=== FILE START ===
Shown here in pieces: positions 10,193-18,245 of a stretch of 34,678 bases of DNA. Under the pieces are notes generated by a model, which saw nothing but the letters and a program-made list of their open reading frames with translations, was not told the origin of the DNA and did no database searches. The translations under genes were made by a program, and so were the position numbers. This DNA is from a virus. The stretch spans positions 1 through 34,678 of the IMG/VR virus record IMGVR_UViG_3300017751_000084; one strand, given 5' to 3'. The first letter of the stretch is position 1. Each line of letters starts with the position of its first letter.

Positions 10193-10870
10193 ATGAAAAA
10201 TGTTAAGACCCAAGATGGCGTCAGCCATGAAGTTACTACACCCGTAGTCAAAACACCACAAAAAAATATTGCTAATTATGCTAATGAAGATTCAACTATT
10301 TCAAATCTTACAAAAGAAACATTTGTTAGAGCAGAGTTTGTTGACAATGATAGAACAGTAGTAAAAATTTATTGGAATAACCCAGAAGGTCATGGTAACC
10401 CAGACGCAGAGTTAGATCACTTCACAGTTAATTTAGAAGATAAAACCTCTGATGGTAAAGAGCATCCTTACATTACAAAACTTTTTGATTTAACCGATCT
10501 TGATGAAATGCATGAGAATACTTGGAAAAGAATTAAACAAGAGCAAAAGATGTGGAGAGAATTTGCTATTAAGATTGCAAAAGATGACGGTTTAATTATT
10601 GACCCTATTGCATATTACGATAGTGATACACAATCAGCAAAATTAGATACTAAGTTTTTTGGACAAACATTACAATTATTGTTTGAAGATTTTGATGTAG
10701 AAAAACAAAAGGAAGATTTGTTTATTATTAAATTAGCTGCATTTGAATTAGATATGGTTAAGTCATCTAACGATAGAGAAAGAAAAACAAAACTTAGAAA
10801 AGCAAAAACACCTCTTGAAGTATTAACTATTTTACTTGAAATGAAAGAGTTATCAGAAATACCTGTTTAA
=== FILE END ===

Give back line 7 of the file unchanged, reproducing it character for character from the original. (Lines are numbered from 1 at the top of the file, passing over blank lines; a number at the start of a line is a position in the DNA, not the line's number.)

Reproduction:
10501 TGATGAAATGCATGAGAATACTTGGAAAAGAATTAAACAAGAGCAAAAGATGTGGAGAGAATTTGCTATTAAGATTGCAAAAGATGACGGTTTAATTATT